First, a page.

Q&A: David Elliott

Author David Elliott
photo by Michael Seamens

There are a lot of wonderful writers living in our state. As the Director of the NH Center for the Book  I get the opportunity to talk to many of them. This interview series of Q&As with New Hampshire authors here on Book Notes lets me share that experience a bit with my blog readers.  This month's interview is with David Elliott who has been a friend of the NH Center for the Book for many years.

If someone hasn't read your work yet, where should they start?
This is a bit difficult since it depends so much on who the someone is, a child or an adult. If it’s an eight-year-old boy, I might say The Transmogrification of Roscoe Wizzle. If it’s a ten-year-old girl, I’d say have a go at Evangeline Mudd and the Golden-haired Apes of the Ikkinasti Jungle. If adults and kids are reading together, I might suggest any of the poetry picture books with art by the late and fabulous Holly Meade, On the Farm, In the Wild or In the Sea.I do have one novella for adults, The Tiger’s Back. In it, a widower looks out the window of his Vermont home and sees a tiger lounging in his prized roses.

When did you first think of yourself as a writer?
I’m not trying to be coy, but it’s difficult for me to know what this means, really. Every piece, whether it’s a picture book, an easy reader or a novel seems to require something new. Of course, there is all the craft that a writer must have under his belt, the ability to put a beautiful sentence together (or even an ugly one if the text requires it), for example. But does a plumber think of herself as a plumber? I don’t know. Right now, I’m thinking of one of my favorite quotes about writing. It’s from Octavia Butler, an African-American woman, known mostly for her science fiction. (If you haven’t read Kindred, you’re missing out.)  “Habit is more important than inspiration.” I also love this quote which is from Thomas Mann, I think. “A writer is someone for whom writing is more difficult than it is for other people.”I guess the only time I feel like a writer is when I’m writing.

How did you end up living in NH?
Fourteen years ago, we were living in Columbus, OH. I saw a teaching job at a local college, applied on a lark, and well, you know how larks can turn out. When I came for the interview, I remember thinking, “Wow! There are A LOT of trees here.” But I’ve found that in spite of the black flies, mud season, power outages, and all the rest of it the state gets into your blood, its beauty, its quirkiness. It would be difficult to ever think of leaving.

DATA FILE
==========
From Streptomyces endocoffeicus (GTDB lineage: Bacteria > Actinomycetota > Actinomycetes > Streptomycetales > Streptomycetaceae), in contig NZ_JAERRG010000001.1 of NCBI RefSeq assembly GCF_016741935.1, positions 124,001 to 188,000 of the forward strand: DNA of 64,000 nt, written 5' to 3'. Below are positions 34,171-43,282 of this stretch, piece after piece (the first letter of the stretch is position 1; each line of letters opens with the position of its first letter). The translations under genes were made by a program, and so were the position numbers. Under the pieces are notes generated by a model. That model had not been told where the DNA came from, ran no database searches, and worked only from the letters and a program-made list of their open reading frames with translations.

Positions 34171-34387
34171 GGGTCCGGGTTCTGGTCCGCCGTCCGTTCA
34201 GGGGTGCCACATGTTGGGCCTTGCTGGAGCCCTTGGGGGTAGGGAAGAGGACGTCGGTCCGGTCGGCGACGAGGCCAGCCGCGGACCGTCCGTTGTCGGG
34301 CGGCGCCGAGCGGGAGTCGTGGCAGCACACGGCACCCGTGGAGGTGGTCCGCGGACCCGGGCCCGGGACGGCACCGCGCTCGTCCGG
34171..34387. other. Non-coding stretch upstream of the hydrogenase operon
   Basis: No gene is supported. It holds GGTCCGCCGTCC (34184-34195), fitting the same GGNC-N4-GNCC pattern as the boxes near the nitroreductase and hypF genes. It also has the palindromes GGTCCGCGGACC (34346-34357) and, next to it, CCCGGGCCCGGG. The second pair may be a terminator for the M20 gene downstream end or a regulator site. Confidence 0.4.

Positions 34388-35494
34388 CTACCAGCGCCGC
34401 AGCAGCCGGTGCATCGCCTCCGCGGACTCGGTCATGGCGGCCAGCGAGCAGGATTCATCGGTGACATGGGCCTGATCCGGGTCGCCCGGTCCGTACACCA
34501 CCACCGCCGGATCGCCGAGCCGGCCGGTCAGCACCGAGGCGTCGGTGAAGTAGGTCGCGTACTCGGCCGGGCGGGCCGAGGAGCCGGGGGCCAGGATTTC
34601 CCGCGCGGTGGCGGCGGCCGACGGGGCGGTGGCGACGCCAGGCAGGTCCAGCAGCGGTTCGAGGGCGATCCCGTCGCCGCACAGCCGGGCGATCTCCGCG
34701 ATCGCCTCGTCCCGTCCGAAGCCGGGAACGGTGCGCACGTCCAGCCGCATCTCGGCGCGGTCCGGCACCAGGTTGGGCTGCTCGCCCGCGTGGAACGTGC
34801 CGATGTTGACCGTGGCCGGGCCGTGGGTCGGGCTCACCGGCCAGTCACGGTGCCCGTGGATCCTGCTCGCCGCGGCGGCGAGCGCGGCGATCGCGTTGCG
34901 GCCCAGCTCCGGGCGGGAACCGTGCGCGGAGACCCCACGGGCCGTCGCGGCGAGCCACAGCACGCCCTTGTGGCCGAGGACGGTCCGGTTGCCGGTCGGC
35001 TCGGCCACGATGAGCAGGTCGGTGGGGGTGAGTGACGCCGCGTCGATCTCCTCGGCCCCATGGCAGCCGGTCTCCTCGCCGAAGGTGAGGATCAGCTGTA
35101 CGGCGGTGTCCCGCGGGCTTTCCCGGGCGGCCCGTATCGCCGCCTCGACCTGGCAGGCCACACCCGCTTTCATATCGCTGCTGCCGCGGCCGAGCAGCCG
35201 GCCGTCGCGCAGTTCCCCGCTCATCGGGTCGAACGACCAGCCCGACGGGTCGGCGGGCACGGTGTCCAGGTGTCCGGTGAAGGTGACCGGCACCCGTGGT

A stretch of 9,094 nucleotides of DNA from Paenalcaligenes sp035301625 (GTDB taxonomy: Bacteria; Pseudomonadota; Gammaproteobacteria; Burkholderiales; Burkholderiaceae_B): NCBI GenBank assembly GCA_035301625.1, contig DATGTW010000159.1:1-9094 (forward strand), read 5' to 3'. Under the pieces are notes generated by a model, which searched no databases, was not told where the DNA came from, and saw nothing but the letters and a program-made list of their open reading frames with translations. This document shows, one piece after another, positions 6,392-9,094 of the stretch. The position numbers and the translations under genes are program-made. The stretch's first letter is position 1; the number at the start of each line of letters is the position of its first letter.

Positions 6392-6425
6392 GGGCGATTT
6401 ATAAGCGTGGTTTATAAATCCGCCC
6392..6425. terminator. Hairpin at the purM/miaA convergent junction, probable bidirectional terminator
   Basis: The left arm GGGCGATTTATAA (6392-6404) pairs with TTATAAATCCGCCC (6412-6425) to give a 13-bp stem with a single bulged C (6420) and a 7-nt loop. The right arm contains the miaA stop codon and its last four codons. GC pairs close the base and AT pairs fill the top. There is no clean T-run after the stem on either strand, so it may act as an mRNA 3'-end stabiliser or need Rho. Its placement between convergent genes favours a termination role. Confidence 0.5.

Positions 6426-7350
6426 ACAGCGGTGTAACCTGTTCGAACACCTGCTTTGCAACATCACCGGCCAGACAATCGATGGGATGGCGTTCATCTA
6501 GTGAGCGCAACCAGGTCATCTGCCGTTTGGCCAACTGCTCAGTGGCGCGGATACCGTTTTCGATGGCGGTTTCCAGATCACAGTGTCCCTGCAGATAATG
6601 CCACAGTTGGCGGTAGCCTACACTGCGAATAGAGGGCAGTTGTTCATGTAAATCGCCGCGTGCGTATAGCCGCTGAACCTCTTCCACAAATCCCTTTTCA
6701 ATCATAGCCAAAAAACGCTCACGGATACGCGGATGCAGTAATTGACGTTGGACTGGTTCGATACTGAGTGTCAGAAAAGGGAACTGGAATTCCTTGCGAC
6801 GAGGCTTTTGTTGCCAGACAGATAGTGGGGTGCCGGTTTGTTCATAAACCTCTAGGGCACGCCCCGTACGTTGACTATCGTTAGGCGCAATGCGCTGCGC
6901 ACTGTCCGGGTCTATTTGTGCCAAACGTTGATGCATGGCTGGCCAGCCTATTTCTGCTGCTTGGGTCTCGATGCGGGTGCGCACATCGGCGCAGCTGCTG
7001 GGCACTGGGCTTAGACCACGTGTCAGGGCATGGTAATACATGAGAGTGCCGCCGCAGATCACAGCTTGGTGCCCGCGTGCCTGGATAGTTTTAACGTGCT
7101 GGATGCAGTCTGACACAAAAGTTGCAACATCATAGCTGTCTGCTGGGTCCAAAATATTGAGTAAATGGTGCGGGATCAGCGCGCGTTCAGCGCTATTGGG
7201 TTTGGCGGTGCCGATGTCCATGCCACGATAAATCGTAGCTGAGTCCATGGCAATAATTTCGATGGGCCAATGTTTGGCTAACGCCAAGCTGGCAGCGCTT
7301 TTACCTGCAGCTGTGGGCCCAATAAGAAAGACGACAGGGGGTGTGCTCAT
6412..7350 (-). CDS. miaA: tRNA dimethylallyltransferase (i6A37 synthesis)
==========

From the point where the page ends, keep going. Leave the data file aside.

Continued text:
What do you do when you aren't writing?
I garden. I read. I go to the movies. I think about writing. I still daydream quite a bit. Quite a bit.All the time, really, if I’m honest.

What’s the best piece of advice (writing or otherwise) you were ever given?
 Here’s some advice I share with my students. (I now teach in Lesley University’s Low Residency MFA Program in Creative Writing.) It was given to me years ago, long before I knew that I would have a career as a writer, but it’s very, very good advice for a writer to hear. Whenever you are criticized, accept it as absolutely true. For 24 hours.
I always try to keep in mind, too, what my wonderful editor at Candlewick said to me. This was perhaps ten years ago. She was reading my manuscript and chuckling, and with each chuckle, my ego swelled. “Oh,” she said, putting the manuscript down at last. “This must have been so much fun to write.” She paused and then added, “Possibly not so much fun to read.” Ouch! But what she was really saying is that the writer must get out of his own way. When the writer’s ego is present in the work, it’s usually a failure.A tough lesson to learn, but invaluable. Nothing is worse than a book in which the author keeps announcing how clever or how virtuosic he is.

What books do you love and what about them speaks to you?
Oh, so many. I love Dickens, especially Bleak House and Great Expectations. I also love My Antonia and sometime soon will make a pilgrimage to Willa Cather’s grave in Jaffrey. My taste is old fashioned. Though I know it is very passé of me to say so, I do like a book with a plot.  I love any book that makes me laugh. I love any book that makes me forget who I am when I’m reading it, but which has made me feel more myself when I’m finished. I love good non-fiction. Reading a good book is the closest thing I can think of to being a child again, to playing in that way when you completely lose yourself.

What are you working on now?
I’ve just stopped teaching at that local college that brought us to NH, so for the first time in fourteen years, I feel like I have the time I need to work on something longer. (Currently, I have six new picture books in various stages of publication.) Many years ago, I had a play produced in Boston, a musical for which I wrote the book and the lyrics. Recently, I have a revived interest in writing for the stage and am working on some very short plays. For younger people, I have several projects going, including a verse retelling of one of the Greek myths and a middle grade adventure trilogy.

What do you want to share that I neglected to ask about?
The world of publishing is difficult, not always a meritocracy, and just at the moment in a great state of flux. But that shouldn’t discourage anyone out there who wants to write, who feel she has something to say to the world. Keep at it. Learn your craft. Work and stay open so that that when luck comes your way (we always need a little luck, I think) you’ll be ready.

1 comment:

Anna Boll said...

David didn't mention it, but he is wonderful when presenting to the young people who are his readers.
Teachers, librarians and other event planners who'd like to have David speak at their event can contact me, Anna Boll, through Creative Bookings: kidlitbooking@gmail.com